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Given the great strides taken in e-commerce over the past decade, it’s easy to lose sight of the fact that such transactions are still in their infancy.
Hence the need for the Academic Research Center for E-Commerce Technologies, announced Oct. 9 by the Technion-Israel Institute of Technology and Microsoft Research. Those entities signaled their intention of co-establishing a facility that will promote and fund basic research in computer science, artificial intelligence, game theory, economics, and psychology, with a focus on the connections between these subjects when considered from an e-commerce perspective.
The center, a five-year joint research and education partnership, is the first academic research program involving Microsoft Research in Israel. The effort is designed to explore scientific and technological insights in e-commerce, such as online advertising and the use of social networks for commerce. Over the next five years, Microsoft will invest $1.5 million in the center, which will be located at The Technion campus in Haifa, Israel.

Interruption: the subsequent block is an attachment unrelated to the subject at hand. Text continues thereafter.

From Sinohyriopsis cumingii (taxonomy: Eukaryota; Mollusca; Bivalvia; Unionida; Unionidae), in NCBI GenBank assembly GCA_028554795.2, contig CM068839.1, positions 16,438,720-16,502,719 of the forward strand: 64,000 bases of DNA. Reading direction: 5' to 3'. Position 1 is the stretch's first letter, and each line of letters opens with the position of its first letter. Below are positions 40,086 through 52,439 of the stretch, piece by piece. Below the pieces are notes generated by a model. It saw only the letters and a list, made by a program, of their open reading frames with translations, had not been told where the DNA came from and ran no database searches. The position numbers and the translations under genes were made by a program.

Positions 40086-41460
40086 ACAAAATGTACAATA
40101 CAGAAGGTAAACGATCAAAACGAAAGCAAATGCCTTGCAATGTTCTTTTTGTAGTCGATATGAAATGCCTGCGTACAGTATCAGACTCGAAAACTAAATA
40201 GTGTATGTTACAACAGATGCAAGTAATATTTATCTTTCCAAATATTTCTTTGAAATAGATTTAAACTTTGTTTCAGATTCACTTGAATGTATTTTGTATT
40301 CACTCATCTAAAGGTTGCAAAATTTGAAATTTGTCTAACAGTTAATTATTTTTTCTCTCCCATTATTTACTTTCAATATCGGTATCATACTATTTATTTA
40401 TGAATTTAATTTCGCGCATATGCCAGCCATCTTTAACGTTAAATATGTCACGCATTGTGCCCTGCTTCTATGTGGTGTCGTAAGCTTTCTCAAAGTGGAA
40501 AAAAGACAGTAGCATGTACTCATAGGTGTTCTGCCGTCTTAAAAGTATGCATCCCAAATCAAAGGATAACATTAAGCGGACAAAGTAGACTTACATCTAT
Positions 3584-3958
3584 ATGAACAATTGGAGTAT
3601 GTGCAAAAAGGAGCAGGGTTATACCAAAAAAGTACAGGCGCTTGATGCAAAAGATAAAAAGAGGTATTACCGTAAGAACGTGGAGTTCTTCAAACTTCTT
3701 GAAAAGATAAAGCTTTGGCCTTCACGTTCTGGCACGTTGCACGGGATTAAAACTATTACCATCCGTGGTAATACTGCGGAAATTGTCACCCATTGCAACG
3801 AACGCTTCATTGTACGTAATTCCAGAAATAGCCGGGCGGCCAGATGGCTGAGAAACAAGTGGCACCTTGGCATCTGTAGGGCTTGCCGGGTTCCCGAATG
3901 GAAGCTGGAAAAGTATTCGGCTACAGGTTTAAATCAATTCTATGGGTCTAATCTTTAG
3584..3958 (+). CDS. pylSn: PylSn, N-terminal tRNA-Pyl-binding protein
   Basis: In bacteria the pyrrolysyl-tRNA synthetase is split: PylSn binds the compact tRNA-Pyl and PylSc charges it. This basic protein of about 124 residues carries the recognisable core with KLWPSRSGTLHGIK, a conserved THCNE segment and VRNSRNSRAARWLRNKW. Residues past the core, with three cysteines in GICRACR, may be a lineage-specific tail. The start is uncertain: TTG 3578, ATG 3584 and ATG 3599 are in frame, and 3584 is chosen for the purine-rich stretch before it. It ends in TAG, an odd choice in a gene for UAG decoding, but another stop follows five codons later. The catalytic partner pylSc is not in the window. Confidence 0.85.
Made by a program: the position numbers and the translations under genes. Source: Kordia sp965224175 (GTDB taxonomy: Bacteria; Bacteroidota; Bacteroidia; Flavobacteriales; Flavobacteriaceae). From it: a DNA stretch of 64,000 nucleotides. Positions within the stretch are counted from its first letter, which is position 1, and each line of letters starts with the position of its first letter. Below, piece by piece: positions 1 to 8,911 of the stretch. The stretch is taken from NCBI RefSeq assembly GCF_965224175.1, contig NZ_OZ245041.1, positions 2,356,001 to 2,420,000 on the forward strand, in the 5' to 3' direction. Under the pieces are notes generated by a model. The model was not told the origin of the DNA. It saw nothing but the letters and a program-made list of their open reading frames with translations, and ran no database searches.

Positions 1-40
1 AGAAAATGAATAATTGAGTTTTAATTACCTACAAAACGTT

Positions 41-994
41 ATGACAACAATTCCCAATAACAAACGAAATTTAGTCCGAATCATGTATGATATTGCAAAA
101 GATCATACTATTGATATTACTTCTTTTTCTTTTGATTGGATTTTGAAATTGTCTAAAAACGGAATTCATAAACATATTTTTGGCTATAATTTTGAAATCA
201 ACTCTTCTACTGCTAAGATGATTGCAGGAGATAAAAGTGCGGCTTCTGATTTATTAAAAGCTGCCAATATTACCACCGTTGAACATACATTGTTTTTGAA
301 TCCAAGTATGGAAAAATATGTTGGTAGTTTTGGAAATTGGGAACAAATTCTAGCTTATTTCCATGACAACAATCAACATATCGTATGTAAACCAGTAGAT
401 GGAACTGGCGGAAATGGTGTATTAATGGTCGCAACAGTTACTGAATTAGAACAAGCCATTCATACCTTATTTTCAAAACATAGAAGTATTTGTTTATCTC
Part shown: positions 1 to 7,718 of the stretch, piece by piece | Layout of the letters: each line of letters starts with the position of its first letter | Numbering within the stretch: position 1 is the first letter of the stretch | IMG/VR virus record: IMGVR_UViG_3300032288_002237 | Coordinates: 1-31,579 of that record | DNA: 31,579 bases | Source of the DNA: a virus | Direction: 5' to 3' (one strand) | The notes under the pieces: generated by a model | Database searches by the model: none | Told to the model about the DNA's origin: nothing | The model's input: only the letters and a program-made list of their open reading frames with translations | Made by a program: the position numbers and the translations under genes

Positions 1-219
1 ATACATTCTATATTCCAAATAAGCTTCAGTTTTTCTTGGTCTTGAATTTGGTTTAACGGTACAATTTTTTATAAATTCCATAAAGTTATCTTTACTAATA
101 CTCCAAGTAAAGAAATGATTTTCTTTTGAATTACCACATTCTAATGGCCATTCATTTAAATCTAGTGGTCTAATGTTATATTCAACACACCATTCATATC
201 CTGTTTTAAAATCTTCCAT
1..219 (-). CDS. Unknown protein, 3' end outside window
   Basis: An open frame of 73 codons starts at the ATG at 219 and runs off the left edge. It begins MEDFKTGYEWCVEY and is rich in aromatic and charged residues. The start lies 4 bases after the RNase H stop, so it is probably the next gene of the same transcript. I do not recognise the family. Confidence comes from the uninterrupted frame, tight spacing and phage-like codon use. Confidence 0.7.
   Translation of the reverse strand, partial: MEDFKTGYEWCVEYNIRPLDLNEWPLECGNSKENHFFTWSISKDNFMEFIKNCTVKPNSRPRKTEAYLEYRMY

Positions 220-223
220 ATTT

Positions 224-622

Have you heard of Colonel Blotto? Me, neither—at least not until a few days ago, when I ran into my friend and colleague Thore Graepel in the atrium of Building 99 on Microsoft’s Redmond, Wash., campus, worldwide headquarters of Microsoft Research.
Graepel was telling me about Project Waterloo, the initial effort from the nascent Research Games project at Microsoft Research Cambridge. Project Waterloo is a Facebook game designed in the Colonel Blotto style, which means that two players are asked to distribute a finite set of resources over a collection of geographies. The player who has distributed the most resources over each geography is the winner of that one, and the player who wins the most geographies wins the game.
In the case of Project Waterloo, each player is allocated 100 “troops,” to be distributed over five “battlefields.” The player who wins the most battlefields wins the game.